Slackers, Puss in Boots Screenwriter Slams Hunger Games Script

Screenwriter David H. Steinberg's credits include two American Pie sequels, National Lampoon's Barely Legal, the 2002 Devon Sawa vehicle Slackers, and, yes, Puss in Boots... which makes him an expert on adapting for the screen, of course! "...Ultimately I was underwhelmed. The movie simply failed to capture the emotion of the book... (No one in the movie ever looks hungry!)" [Yahoo]



Comments

  • Elmore says:

    I'm trying to wrap my head around the math equation that would render a produced screenwriter's opinion about writing movies invalid because a couple of his movies sucked.

    Does that mean the only people who should voice their opinions about movies are those who have never made one? Because the logical conclusion of this "People who have been involved in the making of shitty movies should keep their opinions to themselves" idea is that Roger Ebert should have turned in his press credentials after Beyond the Valley of the Dolls.

    Of course actually being involved in the creation of a film has informed Ebert's ability to be a good-to-sometimes-great critic -- an experience 99.9% of critics haven't had.

  • MyCouchSmells says:

    I hate to agree with the man, but the movie definitely wasn't as suspenseful or dramatic as the book. I barely blinked when Rue died. I felt sure that I would be a blubbering mess on the floor, curled up in the arms of my lover for comfort after the whole impromptu Katniss funeral rites. I was never bored, but I was also never super excited.

  • Dave Miller says:

    The quote listed seems more like a slam on the casting department. Or catering.

  • Jake says:

    First, I totally agree with Elmore. Anyone who has had multiple screenplays produced is qualified to critique way more than most critics. (and come on... Puss in Boots was just fine. Haven't seen slackers.)

    Furthermore, you've heard that quote about a thousand people saying a foolish thing... "yet still it is a foolish thing?"

    This might be the opposite. Thought an idiot says a true thing, yet still it is a true thing.

    The Hunger Games was a disappointment and would have been panned twenty years ago. But with the terrible state of movies now, it actually looks good to critics in comparison.

    • Malcolm says:

      Jake,

      Elmore,

      A) Steinberg is violating common, professional etiquette. You don't do this kind of shit. It's the equivalent of an NBA bench player doing a post game interview and saying, "I think that Lakers suck despite winning the championship."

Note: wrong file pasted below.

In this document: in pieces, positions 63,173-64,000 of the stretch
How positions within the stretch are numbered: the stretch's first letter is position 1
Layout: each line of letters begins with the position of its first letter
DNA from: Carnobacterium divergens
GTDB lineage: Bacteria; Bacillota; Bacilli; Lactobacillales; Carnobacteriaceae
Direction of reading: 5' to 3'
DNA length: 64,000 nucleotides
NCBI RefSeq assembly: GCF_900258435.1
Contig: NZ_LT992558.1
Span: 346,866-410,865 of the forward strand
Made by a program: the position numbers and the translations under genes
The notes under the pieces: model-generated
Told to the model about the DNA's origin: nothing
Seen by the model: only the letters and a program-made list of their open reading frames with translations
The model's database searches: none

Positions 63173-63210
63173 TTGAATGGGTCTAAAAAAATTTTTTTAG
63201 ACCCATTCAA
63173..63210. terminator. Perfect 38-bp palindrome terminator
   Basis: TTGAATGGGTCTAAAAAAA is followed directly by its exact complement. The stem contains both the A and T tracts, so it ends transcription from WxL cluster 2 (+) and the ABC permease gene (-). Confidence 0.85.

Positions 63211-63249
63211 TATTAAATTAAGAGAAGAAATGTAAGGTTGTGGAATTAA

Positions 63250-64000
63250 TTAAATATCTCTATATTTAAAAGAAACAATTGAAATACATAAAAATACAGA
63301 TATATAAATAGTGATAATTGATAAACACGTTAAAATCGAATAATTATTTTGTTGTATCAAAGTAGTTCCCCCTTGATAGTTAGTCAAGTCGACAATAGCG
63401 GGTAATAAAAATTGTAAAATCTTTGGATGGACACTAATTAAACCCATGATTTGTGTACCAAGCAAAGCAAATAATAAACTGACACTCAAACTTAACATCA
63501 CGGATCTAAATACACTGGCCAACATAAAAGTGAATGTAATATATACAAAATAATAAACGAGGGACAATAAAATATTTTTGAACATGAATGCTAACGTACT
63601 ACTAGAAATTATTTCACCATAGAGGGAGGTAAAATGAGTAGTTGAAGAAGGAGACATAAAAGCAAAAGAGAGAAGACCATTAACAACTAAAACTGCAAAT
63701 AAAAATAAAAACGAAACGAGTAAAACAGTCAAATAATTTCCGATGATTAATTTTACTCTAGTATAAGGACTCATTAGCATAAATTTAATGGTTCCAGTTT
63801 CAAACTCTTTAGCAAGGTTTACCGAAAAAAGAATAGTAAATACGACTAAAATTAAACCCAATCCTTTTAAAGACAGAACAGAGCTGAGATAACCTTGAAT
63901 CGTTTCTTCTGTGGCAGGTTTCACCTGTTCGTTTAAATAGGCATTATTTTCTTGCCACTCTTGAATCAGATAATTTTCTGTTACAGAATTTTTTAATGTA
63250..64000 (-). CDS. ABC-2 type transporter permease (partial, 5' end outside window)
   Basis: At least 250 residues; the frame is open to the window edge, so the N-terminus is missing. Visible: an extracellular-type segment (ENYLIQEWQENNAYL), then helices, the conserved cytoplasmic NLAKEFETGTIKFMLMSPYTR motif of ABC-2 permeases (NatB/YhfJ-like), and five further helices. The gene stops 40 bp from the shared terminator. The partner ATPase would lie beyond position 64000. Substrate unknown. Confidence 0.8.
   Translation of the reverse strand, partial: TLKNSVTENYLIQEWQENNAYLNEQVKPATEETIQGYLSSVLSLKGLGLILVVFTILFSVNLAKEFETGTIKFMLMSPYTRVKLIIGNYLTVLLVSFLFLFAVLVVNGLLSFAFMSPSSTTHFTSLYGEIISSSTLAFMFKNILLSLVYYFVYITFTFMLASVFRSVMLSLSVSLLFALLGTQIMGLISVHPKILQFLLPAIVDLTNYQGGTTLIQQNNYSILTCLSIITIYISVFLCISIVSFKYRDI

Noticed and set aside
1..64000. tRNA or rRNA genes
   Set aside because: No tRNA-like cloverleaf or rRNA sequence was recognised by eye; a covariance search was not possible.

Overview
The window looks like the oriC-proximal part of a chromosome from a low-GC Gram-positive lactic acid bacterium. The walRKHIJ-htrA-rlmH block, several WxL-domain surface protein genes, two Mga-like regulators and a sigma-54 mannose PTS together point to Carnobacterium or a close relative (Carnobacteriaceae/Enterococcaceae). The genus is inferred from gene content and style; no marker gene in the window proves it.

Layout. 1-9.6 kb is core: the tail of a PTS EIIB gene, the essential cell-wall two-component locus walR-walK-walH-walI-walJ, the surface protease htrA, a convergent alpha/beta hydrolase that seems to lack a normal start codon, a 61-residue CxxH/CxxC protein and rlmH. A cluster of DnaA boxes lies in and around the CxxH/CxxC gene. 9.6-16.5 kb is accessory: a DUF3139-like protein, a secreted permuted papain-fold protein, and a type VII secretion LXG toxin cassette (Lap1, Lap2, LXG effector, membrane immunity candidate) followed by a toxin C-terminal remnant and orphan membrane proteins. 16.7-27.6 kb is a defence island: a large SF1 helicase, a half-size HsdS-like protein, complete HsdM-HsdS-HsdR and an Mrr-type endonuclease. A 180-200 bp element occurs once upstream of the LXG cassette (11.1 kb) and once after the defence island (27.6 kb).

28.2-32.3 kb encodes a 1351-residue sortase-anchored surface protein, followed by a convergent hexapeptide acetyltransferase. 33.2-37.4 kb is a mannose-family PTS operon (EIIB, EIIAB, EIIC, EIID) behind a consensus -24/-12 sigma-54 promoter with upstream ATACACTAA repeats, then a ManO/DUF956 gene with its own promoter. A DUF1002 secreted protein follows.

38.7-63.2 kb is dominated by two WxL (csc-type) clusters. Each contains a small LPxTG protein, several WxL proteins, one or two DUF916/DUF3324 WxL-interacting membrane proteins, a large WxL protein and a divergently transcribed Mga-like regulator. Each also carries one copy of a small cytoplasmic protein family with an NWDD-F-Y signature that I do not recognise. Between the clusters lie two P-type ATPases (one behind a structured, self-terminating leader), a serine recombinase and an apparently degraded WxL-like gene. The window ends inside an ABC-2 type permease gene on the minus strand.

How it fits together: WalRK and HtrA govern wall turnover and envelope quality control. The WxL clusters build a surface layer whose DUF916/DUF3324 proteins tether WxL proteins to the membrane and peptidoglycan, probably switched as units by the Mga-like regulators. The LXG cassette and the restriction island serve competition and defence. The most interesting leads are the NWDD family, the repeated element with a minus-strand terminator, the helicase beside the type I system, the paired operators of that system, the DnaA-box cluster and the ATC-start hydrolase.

B) He is obnoxious. He's writing with force as if his opinion were more than simply opinion. And if it is not more than opinion, why bother putting it out there? You're not a film critic. This movie has nothing to do with you. Why do it?

      C) He's a shill.

      But mostly "B." Though "A" and "C" are equally valid.

      This guy needs to keep his mouth shut.

      • Jake says:

        Defintely see your point, even if NBA players are guilty of doing what you described.

        But his criticism is valid, if uncouth.

        • KevyB says:

          Personally, I think it's epically moronic for anyone who has read the books to say "It's not as suspenseful." Well, DUH, you already know what happens! I felt myself feeling an adequate amount of dread leading up to the Games, but little suspense during them because, DUH, I knew what happened! That doesn't even matter because when is the movie EVER as good as the book? The movie, by itself, is perfectly fine.

          • Jake says:

            Well, I didn't read the books, so I didn't know what was coming. I did generally know what the books are about (my wife told me it was about kids having to fight to the death, to which I replied, "so it's a remake of Battle Royale?" Later I found out they weren't related), but other than that, I went in cold. And I have to say that the film had no real tension because the Katniss character never had to do anything morally difficult. She never was forced to decide if she had it in her to actively kill someone in order to stay alive and deal with the emotional consequences of choosing to kill in order to survive. Sure, she ended up killing one person with her bow and arrow, but it was more like an instinctual reflex than a decision. That and she dropped some bees on people. Everything was handed to her on a platter (don't know if that was the case in the book, but it was in the movie). So, no. There really wasn't any tension in the movie for someone who hasn't read the books. But everyone I talked to who had read the books kept saying things like, "oh well, that's because this or that in the book." Well, a good movie doesn't require you to read the book before hand to make the movie good.

            And to concur with the post above, I also didn't feel anything when the Rue character died since they didn't really build much of a relationship between her and Katniss. But I figured it must have been important in the book since they made the aftermath really dramatic. A good screenplay would have focused on that relationship if it was actually important. So sorry, they kind of blew it from my perspective.

  • James Freud says:

    Just goes to show that everyone is entitled to an opinion, Jen. Lucky for you, cause then you wouldn't have a job at Movieline.

  • Show Biz Insider says:

    Good Lord, Steinberg's piece was one of the douchiest things I've read in a while. Very little of it devoted to actually discussing Hunger Games. Quite a lot of it about him straining to draw comparisons to his own mediocre oeuvre. I guess that's one way to draw attention to your work but it's a sleazy one.

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